Another Evacuation In Lake Arrowhead
To be honest I am glad I am not living in Lake Arrowhead anymore when I receive calls from my mom informing me there is yet another pending fire evacuation in the San Bernardino Mountains. She wanted me to pull up the rimoftheworld.net website so I could read the latest updates for her. After having gone through the October 2003 fires and evacuation I was a little scared to be living in the mountains, but no matter how beautiful the location it is not worth risky life and property. I moved off the mountain in 2006 and thus many of my fears have dissipated, but I still worry about my family living up there because they went through yet another evacuation in 2007. Around 8:00 p.m PDT on October 2, 2008 my mom called to have me look at the rimoftheworld.net website regarding the latest developments. Skyforest was being evacuated because of the fire in proximity of Oakmont Ln. Fires are a real and persistent danger for those living in wooded regions, and one must consider the pros and cons of living in a fire prone region. This hub will be discussing some of the reasons to move out of the fire prone mountains, and why some people persist on calling the San Bernardino Mountains home for life.
Update: As 8:31 p.m. PDT on October 2, 2008 it was reported that the fire was contained in the Skyforest area. I called my mom and was asking her over the phone whether the evacuation was still in place, but she said it was called off as the fire has been contained. Nevertheless, there was widespread panic and traffic was backed up all along the streets near where my sister lived. Is this aspect of living in the mountains worth it? I should say not as I would not want to worry about fierce winds knocking down power lines, which is how the last fire started in 2007. The fire danger all began twenty years earlier with the steady climate change that has taken place in the San Bernardino Mountains over time.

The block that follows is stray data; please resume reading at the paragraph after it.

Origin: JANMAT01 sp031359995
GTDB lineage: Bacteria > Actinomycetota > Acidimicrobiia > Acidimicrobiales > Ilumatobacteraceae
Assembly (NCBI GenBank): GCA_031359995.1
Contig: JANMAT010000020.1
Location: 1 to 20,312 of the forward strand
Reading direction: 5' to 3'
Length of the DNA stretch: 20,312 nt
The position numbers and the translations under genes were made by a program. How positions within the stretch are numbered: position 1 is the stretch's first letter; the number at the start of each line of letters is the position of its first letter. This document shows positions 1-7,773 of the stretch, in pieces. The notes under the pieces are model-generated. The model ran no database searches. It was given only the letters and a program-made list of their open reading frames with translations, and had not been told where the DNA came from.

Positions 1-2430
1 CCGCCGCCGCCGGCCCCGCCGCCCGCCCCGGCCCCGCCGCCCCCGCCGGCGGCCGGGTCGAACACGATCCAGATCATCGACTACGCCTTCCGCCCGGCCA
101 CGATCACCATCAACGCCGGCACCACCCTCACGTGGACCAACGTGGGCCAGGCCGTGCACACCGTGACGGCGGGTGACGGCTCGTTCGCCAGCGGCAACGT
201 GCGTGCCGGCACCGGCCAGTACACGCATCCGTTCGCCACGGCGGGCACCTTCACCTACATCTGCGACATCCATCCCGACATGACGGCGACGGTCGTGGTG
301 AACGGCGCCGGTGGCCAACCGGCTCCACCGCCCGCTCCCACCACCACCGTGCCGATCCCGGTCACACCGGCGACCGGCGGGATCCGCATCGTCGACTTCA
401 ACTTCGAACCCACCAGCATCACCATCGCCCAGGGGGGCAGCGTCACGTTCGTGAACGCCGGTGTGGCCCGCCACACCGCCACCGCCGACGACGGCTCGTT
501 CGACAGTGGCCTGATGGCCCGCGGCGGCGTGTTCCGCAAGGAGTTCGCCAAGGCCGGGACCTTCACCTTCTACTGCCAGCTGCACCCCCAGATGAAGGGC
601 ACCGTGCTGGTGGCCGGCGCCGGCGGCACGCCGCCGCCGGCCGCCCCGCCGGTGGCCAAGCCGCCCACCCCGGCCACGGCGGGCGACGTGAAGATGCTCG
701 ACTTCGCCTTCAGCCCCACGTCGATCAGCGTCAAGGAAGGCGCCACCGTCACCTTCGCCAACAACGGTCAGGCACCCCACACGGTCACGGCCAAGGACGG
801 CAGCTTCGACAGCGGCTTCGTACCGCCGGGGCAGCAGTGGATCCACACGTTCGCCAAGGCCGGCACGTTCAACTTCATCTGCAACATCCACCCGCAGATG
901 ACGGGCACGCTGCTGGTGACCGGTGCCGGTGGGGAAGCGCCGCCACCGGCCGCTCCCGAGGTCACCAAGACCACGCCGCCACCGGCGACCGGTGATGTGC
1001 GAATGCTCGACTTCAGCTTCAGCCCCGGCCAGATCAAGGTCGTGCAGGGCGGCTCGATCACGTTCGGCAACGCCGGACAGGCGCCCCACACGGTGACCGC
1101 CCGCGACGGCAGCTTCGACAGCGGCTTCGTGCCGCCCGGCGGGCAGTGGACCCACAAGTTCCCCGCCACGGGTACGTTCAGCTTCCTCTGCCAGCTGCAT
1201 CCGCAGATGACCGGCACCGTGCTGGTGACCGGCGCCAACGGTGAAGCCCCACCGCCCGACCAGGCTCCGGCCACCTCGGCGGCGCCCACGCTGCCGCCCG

Less Snowfall, Drought, And The Bark Beetle Infestations
The bark beetle became much more of a pest when droughts stopped killing off the barkbeetle population. Bark beetles are known for eating away the bark of a tree, which is the equivalent to a human having skin cancer. Just as a human would need to take precautions such as visiting a specialist, trees with bark beetles must be removed in order to curb the spread of the population. The U.S. Forest Service encouraged people to cut down and remove trees infested with bark beetles, but many people are only part-time residents and did not want to pay for the expense of the removal. Others cut down the trees and failed to remove them right away, which still allowed the bark beetles to continue spreading.
Back in the 1990s before the widespread bark beetle infestations people balked at having to cut down diseased trees. Smog and drought had already weakened many pine and cedar trees in the Lake Arrowhead region, but the bark beetle simply expedited the death of many of these magnificient trees. As a child I love many of our tall pine tree and actually wept to see what drought and the bark beetle did to these lovely organisms, so anyone who claimes there is no global warming should grow up in Lake Arrowehad in the 80's and 90's to learn the real truth.